Hidden Sugar and Food Swaps

It is almost impossible to navigate the mixed messages we receive about food. What is ‘good’, ‘bad’ or ‘ugly’, and everywhere inbetween. The food industry is smart – it manages to blur our perception of the basics. For example, we know sugar is not great for us, however marketers create positive spins and call it ‘natural sugar’/‘fruit sugar’/‘agave syrup’ or (the worst) ‘deriving from corn’ (read high fructose corn syrup… run.away.now).

*Aha!… this must be healthy* we think. 2 minutes later we have devoured 15g of sugar from a measly cereal bar which may as well have been a most of a Snickers. Win.


As consumers, it is important for us to wise up.

I am outlining some great examples of everyday foods that most of us would not think twice about, particularly those which appear healthy. I am also providing alternatives as it is not realistic to cut food types completely.

Food Background


Fruit Juice and smoothies

Per 250ml orange juice =  25g sugar =

7 Hobnobs.

Just have a piece of fruit instead. Juice lacks fibre, whereas when we eat fruit fibre forms a protective layer which acts as a barrier to the intestine. This slows absorption of sugar, so the liver has a chance to catch up. In fruit juices and smoothies, the barrier has gone, which leads to the liver being overloaded and the sugar gets converted to fatty stores immediately.

Coconut water, herbal teas, milk, soda water, vegetable based smoothies, water.
Flavoured yoghurts

Muller Light Strawberry pot = 12g sugar = Krispy Kreme Glazed Donut

Plenty of yoghurts are marketed as diet foods, and being low in fat – yet they are crammed with sugar and flavourings.

Full fat Greek/Plain yogurt with berries, cinnamon and nuts.

Bran Flakes 60g serving = 14g sugar

= Maple and pecan morning pastry

We all wrongly think cereal is healthy (heck the advertising screams it at us!), however it is a real offender. Even the diet cereals are rammed with the sweet stuff (it is Special K’s third-top ingredient). The scary thing is, I used to sprinkle extra sugar on top of every bowl…

Weetabix, Shredded Wheat, Grape Nuts, muesli (no dried fruit), porridge oats
Side Sauces

10ml Barbecue sauce = 6g sugar =

8ml Golden Syrup

The reason tomato ketchup, sweet chilli, and barbecue sauce all taste yummy is because they are around 50% sugar! Stick with the more savoury sauces and any sauce recipes posted on this blog.

Full-fat mayonnaise, tzatziki, mustard, sour cream, and homemade ketchup (Recipe to follow)
Dried fruit

40g Raisins (handful) = 29g sugar (!!!) =

15 Haribo Starmix sweets (handful)

Hmm what are better dried fruits or sweets? I will go for the former, but only marginally. When fruit is dried, all the goodness goes with it and you are left with pure sugar. Don’t go there. Eat the fresh stuff.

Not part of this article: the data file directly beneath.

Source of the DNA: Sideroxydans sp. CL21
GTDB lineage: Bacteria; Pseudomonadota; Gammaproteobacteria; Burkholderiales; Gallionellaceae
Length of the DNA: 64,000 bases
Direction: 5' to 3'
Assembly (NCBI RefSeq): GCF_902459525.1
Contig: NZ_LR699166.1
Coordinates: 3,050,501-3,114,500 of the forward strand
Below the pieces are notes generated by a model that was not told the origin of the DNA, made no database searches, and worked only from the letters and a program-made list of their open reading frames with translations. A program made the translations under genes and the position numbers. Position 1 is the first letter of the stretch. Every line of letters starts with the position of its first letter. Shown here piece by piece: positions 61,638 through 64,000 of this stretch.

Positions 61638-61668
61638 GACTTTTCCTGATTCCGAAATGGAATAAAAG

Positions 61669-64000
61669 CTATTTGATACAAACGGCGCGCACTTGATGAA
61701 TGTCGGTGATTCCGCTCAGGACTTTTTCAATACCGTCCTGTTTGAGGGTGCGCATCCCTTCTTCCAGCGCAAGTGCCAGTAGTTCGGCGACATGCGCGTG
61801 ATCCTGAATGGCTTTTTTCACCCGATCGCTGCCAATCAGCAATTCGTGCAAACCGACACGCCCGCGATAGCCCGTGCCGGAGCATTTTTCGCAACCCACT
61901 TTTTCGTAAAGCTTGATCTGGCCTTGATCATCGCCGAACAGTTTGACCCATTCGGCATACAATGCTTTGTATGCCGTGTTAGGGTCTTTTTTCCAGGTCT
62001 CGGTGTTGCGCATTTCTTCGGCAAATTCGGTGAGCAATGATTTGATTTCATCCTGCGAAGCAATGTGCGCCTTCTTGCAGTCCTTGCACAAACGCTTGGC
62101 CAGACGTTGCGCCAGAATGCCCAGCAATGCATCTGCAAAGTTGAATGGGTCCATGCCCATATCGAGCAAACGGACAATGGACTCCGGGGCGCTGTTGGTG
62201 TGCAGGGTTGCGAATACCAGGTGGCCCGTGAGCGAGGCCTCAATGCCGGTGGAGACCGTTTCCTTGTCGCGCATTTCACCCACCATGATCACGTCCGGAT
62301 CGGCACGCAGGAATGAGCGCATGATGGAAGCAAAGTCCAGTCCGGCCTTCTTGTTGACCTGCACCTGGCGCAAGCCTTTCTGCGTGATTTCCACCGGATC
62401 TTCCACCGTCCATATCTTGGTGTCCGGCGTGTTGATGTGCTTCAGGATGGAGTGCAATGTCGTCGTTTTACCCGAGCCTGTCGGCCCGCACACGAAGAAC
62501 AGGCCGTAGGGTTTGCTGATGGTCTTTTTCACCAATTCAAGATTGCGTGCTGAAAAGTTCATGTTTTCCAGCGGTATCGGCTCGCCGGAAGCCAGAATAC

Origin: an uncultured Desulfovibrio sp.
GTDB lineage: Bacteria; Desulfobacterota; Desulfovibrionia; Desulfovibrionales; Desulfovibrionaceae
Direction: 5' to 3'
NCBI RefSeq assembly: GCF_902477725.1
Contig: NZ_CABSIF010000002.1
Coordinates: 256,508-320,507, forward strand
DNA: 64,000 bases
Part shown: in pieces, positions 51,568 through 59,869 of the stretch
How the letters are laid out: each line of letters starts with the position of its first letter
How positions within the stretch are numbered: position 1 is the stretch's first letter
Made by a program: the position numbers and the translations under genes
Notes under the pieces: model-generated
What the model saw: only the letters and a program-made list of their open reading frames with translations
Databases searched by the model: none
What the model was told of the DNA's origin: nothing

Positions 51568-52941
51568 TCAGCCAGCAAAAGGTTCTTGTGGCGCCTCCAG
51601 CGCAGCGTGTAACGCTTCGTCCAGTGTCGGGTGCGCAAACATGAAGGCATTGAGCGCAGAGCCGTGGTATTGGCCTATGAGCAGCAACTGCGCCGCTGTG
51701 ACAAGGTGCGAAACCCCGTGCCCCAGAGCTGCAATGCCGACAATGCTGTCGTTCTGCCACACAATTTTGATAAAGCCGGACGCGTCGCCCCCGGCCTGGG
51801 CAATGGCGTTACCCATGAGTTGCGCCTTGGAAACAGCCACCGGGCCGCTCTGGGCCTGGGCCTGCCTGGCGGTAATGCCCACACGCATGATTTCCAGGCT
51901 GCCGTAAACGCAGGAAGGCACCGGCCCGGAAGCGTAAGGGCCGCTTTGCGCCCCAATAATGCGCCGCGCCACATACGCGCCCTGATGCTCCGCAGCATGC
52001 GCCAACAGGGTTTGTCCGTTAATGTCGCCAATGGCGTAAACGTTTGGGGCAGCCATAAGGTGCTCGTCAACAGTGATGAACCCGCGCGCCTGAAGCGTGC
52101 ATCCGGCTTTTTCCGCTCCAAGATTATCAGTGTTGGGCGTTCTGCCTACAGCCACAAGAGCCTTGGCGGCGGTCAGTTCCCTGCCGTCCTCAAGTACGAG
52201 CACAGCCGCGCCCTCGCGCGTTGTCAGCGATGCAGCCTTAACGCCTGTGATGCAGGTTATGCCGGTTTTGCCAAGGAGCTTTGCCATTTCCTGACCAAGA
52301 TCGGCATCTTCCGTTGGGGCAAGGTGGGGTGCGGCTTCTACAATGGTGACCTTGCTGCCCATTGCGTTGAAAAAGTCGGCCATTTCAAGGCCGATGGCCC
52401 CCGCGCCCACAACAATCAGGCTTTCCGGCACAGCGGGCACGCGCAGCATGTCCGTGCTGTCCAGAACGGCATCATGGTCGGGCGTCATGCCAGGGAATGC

The real deal, particularly berries. Also, nuts are a great snack option (just not chocolate covered…).
Muesli Bars Kellogs Special K Raspberry bars = 18g sugar =

Cadburys Dairy Milk bar

Muesli bars are full of high-fructose corn syrup or ‘healthy’ sugars such as honey. On top of that they are bulked out with dried fruit. They are one massive sugar fest which will not leave you satisfied.

 Opt for savoury snacks, such as salted popcorn, crackers and cheese, houmous and carrots sticks. You can also make your own cereal bars! Recipe to follow
Salad dressing

1tbsp of honey and mustard dressing = 9g sugar = Chocolate eclair

Another savoury food which you wouldn’t think twice about. A lot of dressings have sugar added to them to sweeten them up, or the sugar is within the vinegar – the main culprit being balsamic vinegar which has high levels (15-25% sugar). Luckily creamy dressings are safer, such as yummy Caesar or Ranch… but still check the label!

Make your own (cheaper and fresher) for example mix olive oil, lemon, apple cider vinegar (>1% sugar), wholegrain mustard, minced garlic and seasoning. You can use pretty much any vinegar to this basic recipe, such as white or red wine vinegar… just stay away from balsamic! Also ALWAYS opt for the full-fat version of dressings if you are to buy.
Jams, marmalade, chutneys and relishes

1 serving raspberry jam = 12g sugar =

 Starbucks Pain au Chocolat

The reason why the shelf life for these products is so long is because the basis is sugar. Jam, for example, is fruit boiled with oodles of sugar, and will give you a great sugar spike at breakfast!

Stick with nut spreads (minus Nutella!), Vegemite or butter on toast.

Banana = 12g sugar =

1 scoop Ben and Jerrys Cookie Dough

Now, I am not trying to be controversial, don’t give up fruit – just allow yourself max 2 pieces a day (if that fruit is berries or kiwi). Max 1 piece if it is higher fructose e.g. a banana or mango. I know, the sugar is ‘naturally occurring’ but at the end of the day its still fructose and our bodies are not designed to be overloaded with it… cavemen rarely had access to fruit, hence our body not needing lots to survive.

Berries are all under 5g sugar per 100g, also kiwis, watermelon, and papaya are low sugar. And go crazy on coconut flesh!
Honey and Agave Syrup

2 teaspoons honey = 11.5g sugar =

2-finger Kit Kat

Agave is 90% fructose, so even worse than table sugar! Honey is 40% fructose, so a bit less than table sugar but still not good.

An alternative sweetener is brown rice syrup which is derived from brown rice starch and contains no fructose. You can also try Stevia which is a sweetener derived from sunflowers.

2 thoughts on “Hidden Sugar and Food Swaps

  1. Pingback: Is your 2015 resolution to cut down on sugar? | Beyond the Sugar Veil

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